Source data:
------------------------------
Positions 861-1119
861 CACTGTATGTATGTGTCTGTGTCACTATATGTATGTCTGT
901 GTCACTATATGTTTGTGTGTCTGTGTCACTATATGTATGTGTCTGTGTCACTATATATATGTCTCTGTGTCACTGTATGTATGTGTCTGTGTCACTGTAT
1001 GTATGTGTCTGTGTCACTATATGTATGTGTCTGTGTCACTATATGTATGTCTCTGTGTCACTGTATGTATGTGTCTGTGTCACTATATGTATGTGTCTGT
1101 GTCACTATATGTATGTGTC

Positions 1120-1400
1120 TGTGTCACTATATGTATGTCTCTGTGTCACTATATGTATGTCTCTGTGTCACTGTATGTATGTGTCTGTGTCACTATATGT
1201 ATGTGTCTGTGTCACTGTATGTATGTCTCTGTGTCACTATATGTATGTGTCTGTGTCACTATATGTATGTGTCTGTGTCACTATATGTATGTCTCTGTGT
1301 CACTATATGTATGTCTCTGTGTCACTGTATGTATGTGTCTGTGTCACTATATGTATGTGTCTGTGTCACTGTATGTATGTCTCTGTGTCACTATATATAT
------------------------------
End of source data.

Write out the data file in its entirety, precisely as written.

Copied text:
Positions 861-1119
861 CACTGTATGTATGTGTCTGTGTCACTATATGTATGTCTGT
901 GTCACTATATGTTTGTGTGTCTGTGTCACTATATGTATGTGTCTGTGTCACTATATATATGTCTCTGTGTCACTGTATGTATGTGTCTGTGTCACTGTAT
1001 GTATGTGTCTGTGTCACTATATGTATGTGTCTGTGTCACTATATGTATGTCTCTGTGTCACTGTATGTATGTGTCTGTGTCACTATATGTATGTGTCTGT
1101 GTCACTATATGTATGTGTC

Positions 1120-1400
1120 TGTGTCACTATATGTATGTCTCTGTGTCACTATATGTATGTCTCTGTGTCACTGTATGTATGTGTCTGTGTCACTATATGT
1201 ATGTGTCTGTGTCACTGTATGTATGTCTCTGTGTCACTATATGTATGTGTCTGTGTCACTATATGTATGTGTCTGTGTCACTATATGTATGTCTCTGTGT
1301 CACTATATGTATGTCTCTGTGTCACTGTATGTATGTGTCTGTGTCACTATATGTATGTGTCTGTGTCACTGTATGTATGTCTCTGTGTCACTATATATAT